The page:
Celebrating success in a hybrid world

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How do you celebrate success and keep people connected at work?  How do you do this when you aren’t used to working remotely?  Both are good questions!

In this post I’m going to tell you how I created a #kudos Slack channel and the accompanying Slack bot that helps us celebrate and share success at Rightmove.  This all started way back in 2020 and it continues to have a positive impact today.

Why celebrate success?

Working in software engineering we focus a lot on continuous improvement, what went wrong and how we can improve it for next time.  That’s great, but we should also remember to celebrate success and appreciate all the good that has happened.

Kudos has been a valuable tool to start building a culture of recognition and breaking down barriers between teams. Is a #kudos Slack channel going to be your silver bullet for all your problems?  No, but it’s definitely an effective tool that will help.

What stopped people from saying kudos and celebrating success?


What kick-started this kudos journey for me was the first lockdown in 2020.  Rightmove like the rest of the UK went into lockdown and, like a lot of companies, we didn’t have an existing culture of remote working.  Rightmove is a very sociable company, where you can just visit someone’s desk or have a chat in the kitchen.  A lot of these casual ways of saying “thanks” and “kudos” were being lost in remote working during these early lockdown days.

“It’s too small to say thanks”

I get help from people every day.  Most of the time these things are pretty small e.g. covering for me in an interview, pairing with me to fix a bug.  In my opinion, these are the things we should give people kudos for, rather than waiting for something big to happen like the end of a project.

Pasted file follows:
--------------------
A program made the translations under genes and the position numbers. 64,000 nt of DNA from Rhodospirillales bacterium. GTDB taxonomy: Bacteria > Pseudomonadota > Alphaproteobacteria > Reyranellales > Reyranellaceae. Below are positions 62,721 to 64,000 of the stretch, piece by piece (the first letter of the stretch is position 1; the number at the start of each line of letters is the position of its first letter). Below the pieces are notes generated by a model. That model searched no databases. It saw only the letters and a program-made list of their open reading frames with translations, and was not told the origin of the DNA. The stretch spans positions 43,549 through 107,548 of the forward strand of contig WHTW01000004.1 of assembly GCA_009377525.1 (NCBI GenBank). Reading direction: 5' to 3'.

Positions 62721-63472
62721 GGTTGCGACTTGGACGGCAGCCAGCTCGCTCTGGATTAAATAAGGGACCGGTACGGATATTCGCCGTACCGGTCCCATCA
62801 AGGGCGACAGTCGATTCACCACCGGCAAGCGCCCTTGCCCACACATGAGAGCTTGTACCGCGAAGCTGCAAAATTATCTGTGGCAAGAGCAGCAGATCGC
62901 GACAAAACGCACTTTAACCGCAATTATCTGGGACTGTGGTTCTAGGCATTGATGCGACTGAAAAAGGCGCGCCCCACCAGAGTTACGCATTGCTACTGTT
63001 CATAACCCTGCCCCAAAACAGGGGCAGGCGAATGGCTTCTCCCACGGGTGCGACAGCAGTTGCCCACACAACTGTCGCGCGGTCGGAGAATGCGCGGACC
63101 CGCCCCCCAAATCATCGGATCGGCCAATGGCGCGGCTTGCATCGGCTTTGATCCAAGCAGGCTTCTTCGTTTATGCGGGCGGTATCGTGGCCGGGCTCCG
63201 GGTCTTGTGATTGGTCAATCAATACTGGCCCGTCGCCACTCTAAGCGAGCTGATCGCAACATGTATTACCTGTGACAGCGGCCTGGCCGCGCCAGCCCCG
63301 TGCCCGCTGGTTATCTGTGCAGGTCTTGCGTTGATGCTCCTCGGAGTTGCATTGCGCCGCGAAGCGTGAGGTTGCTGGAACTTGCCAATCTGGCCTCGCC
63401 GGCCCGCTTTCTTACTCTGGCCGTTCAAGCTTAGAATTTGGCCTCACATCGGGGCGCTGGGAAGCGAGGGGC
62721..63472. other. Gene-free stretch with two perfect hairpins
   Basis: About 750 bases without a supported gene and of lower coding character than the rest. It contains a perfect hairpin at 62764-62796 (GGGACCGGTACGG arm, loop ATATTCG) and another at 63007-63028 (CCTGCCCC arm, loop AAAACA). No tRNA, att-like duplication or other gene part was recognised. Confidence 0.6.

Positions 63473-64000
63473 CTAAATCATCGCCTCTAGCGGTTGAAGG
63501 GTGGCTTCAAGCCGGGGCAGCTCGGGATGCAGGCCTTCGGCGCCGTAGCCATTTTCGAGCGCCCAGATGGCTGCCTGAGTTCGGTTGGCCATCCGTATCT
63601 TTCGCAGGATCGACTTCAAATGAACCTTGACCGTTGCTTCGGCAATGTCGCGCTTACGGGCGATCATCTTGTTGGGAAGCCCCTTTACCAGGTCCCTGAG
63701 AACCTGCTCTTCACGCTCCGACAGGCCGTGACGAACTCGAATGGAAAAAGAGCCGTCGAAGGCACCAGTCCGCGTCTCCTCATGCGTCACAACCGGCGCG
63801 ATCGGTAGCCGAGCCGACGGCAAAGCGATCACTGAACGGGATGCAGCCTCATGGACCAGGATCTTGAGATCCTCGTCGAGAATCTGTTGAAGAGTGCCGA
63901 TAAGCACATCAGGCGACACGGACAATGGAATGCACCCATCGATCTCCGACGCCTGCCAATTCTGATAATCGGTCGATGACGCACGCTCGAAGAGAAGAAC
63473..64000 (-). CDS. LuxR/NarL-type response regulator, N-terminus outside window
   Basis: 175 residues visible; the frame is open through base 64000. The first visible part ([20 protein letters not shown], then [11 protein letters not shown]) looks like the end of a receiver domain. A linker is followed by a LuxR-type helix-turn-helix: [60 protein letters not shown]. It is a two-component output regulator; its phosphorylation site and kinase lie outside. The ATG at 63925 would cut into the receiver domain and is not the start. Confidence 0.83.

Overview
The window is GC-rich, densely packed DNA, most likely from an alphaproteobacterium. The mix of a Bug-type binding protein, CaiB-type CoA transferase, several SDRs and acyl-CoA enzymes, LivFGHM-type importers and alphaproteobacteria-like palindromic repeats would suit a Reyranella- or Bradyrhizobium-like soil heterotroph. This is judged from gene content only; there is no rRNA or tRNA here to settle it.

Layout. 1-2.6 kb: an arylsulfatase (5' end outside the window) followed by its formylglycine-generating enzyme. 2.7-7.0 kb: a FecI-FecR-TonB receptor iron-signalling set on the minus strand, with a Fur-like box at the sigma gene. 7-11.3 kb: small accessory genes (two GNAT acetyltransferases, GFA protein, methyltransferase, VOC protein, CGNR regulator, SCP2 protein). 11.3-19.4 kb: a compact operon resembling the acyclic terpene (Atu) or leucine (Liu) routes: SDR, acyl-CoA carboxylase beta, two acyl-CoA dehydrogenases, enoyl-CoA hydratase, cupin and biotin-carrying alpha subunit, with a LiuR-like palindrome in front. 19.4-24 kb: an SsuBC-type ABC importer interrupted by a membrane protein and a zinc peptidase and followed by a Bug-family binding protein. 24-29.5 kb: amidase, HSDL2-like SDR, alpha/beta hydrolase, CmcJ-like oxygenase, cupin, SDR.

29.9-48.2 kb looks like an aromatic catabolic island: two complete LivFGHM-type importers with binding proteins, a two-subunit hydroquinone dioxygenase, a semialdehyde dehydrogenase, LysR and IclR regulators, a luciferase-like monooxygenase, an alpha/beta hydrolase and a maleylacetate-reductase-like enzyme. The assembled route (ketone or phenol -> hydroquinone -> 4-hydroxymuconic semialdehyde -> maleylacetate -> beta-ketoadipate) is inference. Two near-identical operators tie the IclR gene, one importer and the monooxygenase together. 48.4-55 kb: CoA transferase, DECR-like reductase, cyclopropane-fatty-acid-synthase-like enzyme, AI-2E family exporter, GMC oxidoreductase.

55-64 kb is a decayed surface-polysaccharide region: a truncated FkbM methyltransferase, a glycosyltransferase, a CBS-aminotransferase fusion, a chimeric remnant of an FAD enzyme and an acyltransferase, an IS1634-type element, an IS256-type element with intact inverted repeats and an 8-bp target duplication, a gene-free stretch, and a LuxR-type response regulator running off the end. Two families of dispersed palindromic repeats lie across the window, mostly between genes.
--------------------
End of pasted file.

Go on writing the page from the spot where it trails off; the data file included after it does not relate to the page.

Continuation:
“I feel awkward giving kudos”

 This is a thing!  For many reasons, I have sometimes felt awkward giving feedback.  This could be because I don’t know the other person very well, I could just be feeling very introverted that day or sometimes I just find it hard to articulate my thoughts out loud.

Introducing #kudos

 Most of us use some form of Instant Message app, be it Slack or Teams or something else and chances are we use it dozens of times a day (whether we like it or not!).  Instead of switching context to a separate Google Form we can give kudos directly from our instant messaging app.  It feels natural because we can give kudos in natural language rather than needing to fill in mandatory fields in a form.

At its heart, the idea is a simple two-step process:

  1. Create a Slack channel called #kudos (Easy!)
  2. Encourage people to use the channel consistently (Not as easy!)

That second point is what I’m going to focus on.


There were some initial reservations about a new idea like this where the content is 100% community driven.  There’s a concern of “what will I do if no one uses the channel?” or “we’ve tried something like this before and it hasn’t worked, how is this different?”.  

Both are fair questions and probably familiar if you have tried to introduce a new idea or a change.  What I found helped is coming to the table with a solid plan of action and a clear list of reasons why I felt it had the potential to succeed.

Establishing a culture and a habit

There were two questions I felt I needed to answer:

  1. How do you get people to use the channel? 
  2. Once they’ve used the channel, how do you encourage them to use the channel enough that it becomes a habit?